They say if the private and public sectors combine their respective strengths and responsibilities, agro-industry development will become one of the primary drivers for achieving the SDGs.
Emphasis on technology transfer, sustainable funding, together with good agriculture and manufacturing practices, can also accelerate countries’ poverty reduction and food security efforts, the experts say.
Speaking at the three-day meeting, Minister of Macro-Economic Planning and Investment Promotion Dr Obert Mpofu said agricultural development was essential to eliminating hunger and malnutrition.
“Higher agricultural productivity and more efficient markets for agricultural products reduce food prices, thereby enabling access to food for the poorest rural and urban dwellers,” said Dr Mpofu.
Other experts bemoaned the lack of political will, financing, support for research and development in agriculture, poor inter-Africa trade, over reliance on outdated approaches to development, lack of agricultural technologies and poor adoption of modern farm technologies.
The share of inter-Africa trade for agriculture and livestock products is 12 percent and 87 percent is from the rest of the world.
“We have to do more to increase the share of inter-Africa trade to develop our agro-industrial sector,” says Mr Julius Ecuru, a Kenyan-based value chain expert.
“In the European Union, the share of inter-trade is 60 percent and as Africa we need to improve this so that our farmers benefit more from value addition chains and increased business.”
Experts say too many agricultural development programmes focus on increased productivity without enough thought about how those products will be sold and processed competitively, through the business cycle.
Large-scale processors have dominated the agri-processing sector and experts say African governments need to push for the establishment of smaller, labour – intensive plants located near farming areas that could operate at a lower cost, produce a high-quality product and create jobs in rural communities.
This, they also say, could create a reliable local market for the farmers, who could be incentivised to improve the quality of their product.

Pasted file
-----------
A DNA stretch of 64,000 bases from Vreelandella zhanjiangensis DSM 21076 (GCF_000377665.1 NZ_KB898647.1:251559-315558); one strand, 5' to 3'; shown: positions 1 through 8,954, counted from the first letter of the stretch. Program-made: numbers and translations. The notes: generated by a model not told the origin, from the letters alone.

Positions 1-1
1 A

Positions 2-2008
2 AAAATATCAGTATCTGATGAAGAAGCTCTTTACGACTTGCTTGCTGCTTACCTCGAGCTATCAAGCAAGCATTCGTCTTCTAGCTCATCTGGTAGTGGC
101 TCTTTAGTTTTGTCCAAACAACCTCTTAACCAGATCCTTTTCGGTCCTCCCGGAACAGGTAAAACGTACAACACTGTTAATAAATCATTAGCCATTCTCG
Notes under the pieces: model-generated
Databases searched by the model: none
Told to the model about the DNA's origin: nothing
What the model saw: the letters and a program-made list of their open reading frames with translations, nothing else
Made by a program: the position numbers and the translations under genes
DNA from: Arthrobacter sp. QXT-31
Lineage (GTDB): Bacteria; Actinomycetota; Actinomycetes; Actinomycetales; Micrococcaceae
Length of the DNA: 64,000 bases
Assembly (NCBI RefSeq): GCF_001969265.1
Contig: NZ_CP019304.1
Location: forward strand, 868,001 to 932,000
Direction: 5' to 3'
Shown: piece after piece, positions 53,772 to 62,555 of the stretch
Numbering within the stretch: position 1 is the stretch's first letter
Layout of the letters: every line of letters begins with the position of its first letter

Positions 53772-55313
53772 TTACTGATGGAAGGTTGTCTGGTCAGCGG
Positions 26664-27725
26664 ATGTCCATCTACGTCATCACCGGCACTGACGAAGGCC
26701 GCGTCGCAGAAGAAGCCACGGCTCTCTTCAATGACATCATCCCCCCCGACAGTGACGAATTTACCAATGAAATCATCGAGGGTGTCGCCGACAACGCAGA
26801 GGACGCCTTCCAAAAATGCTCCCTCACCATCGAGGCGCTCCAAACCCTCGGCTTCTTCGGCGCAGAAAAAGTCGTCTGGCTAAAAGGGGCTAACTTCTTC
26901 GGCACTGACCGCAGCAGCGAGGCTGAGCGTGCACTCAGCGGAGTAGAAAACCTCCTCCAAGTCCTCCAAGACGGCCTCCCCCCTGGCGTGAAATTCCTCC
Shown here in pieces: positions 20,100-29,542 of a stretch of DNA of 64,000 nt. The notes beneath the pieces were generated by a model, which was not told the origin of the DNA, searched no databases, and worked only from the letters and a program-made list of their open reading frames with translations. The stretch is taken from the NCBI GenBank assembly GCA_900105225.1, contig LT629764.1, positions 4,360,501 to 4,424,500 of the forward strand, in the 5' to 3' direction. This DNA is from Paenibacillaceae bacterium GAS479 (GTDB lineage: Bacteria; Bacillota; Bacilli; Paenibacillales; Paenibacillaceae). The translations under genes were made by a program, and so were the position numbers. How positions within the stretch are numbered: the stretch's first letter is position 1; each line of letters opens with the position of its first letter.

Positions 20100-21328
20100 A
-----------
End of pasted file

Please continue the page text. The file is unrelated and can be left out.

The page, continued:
“We have to have productive areas that generate jobs in Africa. Governments can’t create the jobs anymore. About 80 percent of jobs lie in agriculture and we need to take practical steps to lift our farmers out poverty by investing more in agriculture and agro-industrial development,” says Mr Gerardo Patacconi, acting director of agri-business development at UNIDO.
He says agribusiness promotion is key in the attainment of SDG 9 which focuses on the attainment of goals on value addition and job creation.
“About 40 percent of production from agriculture does not reach the consumer. We produce but at the end of the day the food does not reach the consumer. Postharvest losses are huge and we have to focus more on the big value that comes from processing and manufacturing and that’s where Africa should focus more.”
To develop agribusiness in developing countries, experts called for improved financing, profiling R & D and innovation, creation of an enabling policy for agriculture and agro sector, infrastructure development, collective action, improved support for small farmers, improved adoption of new technologies, revamping the regulatory environment and promoting cross-border linkages to link farmers into regional markets rather than relying on volatile global markets.
In addition, they say increased private sector involvement, provision of incentives, extension services, raising the profile of agriculture in the national psyche and allowing titles to land can also help drive agro-industrial development.
“Implementation is key. We must make sure we apply what we have learnt, what has worked and what is possible,” says Mr Augustine Wambo of NEPAD.
“We can’t afford to remain at the theoretical level but we have to move to a practical level.”
Adds Mr Jerome Afeikhena of FAO: “There is a lot about what needs to be done and less about the how. The devil is in the hows, of how things are done.”
However, Mr Shava remains optimistic: “I’m very optimistic about the outcome of the meeting here in Victoria Falls. Certainly, the recommendations will give a strong push for export-oriented agri-business, agro- beneficiation, value addition and for all strategies that will help lift our farmers out of poverty.” – Zimpapers Syndication.